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High IQ players playing team basketball killed the paradigm of getting NBA Titles with an average roster + 3 Superstars

It’s hard to forget the mesmerizing Phoenix Suns offense of 7 seconds or less created by Mike D’Antoni and orchestrated by Steve Nash. That free-flowing, apparently anarchic basketball had, however, a very specific purpose: dismantle other teams defense with their creativity, speed and team basketball. It was all about giving the shot to the player with the best option, while doing it in supersonic speed. The days of Stoudemire, Marion, Diaw, Barbosa, Dudley, Jason Richardson, Raja Bell, etcetera seem to resonate in our minds as we, in 2015, realize they were the innovators, the creators of nowadays paradigm for achieving a NBA Title.

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High IQ players + Team basketball trumps Superstars Teams

In 2008 Paul Pierce, Kevin Garnett and Ray Allen forged what seemed to be the perfect formula to get an NBA title, fast and easy. Just unite 3 high caliber players, surround them with serviceable players and voilà, NBA rings on the way. Unfortunately for the Celtics this formula only gave them one Title.

The next “installment” of this formula came in 2010 when Lbj joined forces with Chris Bosh and Dwyane Wade in Miami. With the later addition of Ray Allen, the Heat seemed a team capable to win multiple titles and completely dominate the NBA for many years. However, it ended how it started… losing in the Finals. They got 2 out of 4 Titles but they won convincingly in only one of them, against the (back then) rather inexperienced Oklahoma City Thunder.

The last two seasons made it clear that high IQ players + team basketball trumps superstars teams. The paradigm for NBA success has changed. NBA GM´s have realized it as well and are now trying to assemble powerful rosters, full of depth and flexible offensive/defensive solutions to withstand any kind of problems coming their way.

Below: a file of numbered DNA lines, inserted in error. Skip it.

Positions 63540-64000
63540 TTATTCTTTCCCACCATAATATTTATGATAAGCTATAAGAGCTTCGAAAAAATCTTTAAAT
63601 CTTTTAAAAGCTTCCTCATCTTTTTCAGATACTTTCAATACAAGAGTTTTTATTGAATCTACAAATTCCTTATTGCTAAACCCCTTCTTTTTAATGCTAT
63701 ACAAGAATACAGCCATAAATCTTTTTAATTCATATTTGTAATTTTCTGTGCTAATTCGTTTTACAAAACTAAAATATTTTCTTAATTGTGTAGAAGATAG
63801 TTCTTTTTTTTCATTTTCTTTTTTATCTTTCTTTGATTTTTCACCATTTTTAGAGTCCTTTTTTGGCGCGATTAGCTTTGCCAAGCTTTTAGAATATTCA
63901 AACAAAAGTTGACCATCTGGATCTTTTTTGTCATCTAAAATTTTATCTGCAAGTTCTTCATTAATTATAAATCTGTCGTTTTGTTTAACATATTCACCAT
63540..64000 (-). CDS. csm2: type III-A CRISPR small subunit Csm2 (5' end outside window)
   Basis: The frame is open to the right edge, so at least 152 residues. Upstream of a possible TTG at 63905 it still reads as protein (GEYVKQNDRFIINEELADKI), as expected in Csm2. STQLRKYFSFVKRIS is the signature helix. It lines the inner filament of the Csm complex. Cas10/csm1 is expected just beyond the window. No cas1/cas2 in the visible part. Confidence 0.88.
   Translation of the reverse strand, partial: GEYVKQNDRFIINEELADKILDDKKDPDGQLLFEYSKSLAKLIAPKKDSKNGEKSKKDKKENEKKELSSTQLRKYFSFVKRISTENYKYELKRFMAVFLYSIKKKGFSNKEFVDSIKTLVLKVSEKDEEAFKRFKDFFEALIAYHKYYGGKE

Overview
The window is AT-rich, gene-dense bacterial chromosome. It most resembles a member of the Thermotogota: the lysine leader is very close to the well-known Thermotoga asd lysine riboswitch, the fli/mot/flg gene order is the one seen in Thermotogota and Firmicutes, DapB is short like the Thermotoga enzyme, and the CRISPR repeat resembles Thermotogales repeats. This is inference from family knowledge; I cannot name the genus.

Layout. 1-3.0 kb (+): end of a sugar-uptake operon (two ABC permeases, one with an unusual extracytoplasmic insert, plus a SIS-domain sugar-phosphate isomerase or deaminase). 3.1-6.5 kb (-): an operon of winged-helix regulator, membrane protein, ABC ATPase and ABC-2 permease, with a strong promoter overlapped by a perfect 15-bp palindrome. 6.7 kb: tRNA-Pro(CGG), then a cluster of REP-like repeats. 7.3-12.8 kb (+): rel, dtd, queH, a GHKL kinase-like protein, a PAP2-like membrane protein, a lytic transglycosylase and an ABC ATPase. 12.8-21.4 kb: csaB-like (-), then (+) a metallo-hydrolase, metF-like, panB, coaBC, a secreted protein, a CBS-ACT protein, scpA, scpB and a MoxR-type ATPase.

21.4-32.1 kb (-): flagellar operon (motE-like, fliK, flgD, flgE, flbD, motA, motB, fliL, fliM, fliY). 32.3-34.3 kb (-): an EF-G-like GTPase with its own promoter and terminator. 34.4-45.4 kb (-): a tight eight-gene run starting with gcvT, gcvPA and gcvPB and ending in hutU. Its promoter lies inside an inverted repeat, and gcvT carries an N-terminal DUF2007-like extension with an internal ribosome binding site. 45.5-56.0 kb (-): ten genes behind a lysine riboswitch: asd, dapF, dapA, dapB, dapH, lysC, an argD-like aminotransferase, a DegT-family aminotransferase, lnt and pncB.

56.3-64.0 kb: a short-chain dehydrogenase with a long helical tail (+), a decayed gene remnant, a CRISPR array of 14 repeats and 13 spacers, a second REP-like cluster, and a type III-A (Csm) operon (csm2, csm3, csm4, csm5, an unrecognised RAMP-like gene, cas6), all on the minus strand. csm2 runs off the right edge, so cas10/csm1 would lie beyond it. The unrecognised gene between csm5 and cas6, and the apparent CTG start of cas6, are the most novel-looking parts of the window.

Spurs won without having a traditional “go to” player. One night it could be Duncan, the other Tony Parker. Manu might come from the bench and light it up alongside Bellinelli, Diaw or whoever felt good that day. Last Finals we saw that as well. Although Curry had the green light to shoot and create, Warriors also displayed a vast array of solutions. One day it could be Iguodala, next day Harrison Barnes, Draymond Green… even David Lee and Barbosa were impactful players in some moments of the Finals games.

It´s not only the fact you possess a more balanced team. It is also the fact the team isn´t dependent on 1 or 2 major contributors. A case study for this theory: the OKC last season. Although Russel Westbrook did everything he could to get the Thunder to the playoffs, their roster wasn´t built the right way. Durant went down and so did the Thunder. You could make the argument the same (or slightly similar) outcome would happen if it was Westbrook instead of Durant. The time for superstars rosters built for a quick and “manufactured” NBA title are done. In all fairness, the Association has evolved to a more modern way of thinking, aligned with the daily products we consume and treasure. It is safe to say that, like in many other areas of business, these are the days ruled by…


Organic creation

Everyone agrees organic creation provides a much better experience than a manufactured one. If you doubt this, just taste an organic farm apple from a full of chemicals manufactured apple. Yeah, it tastes “kind of” different.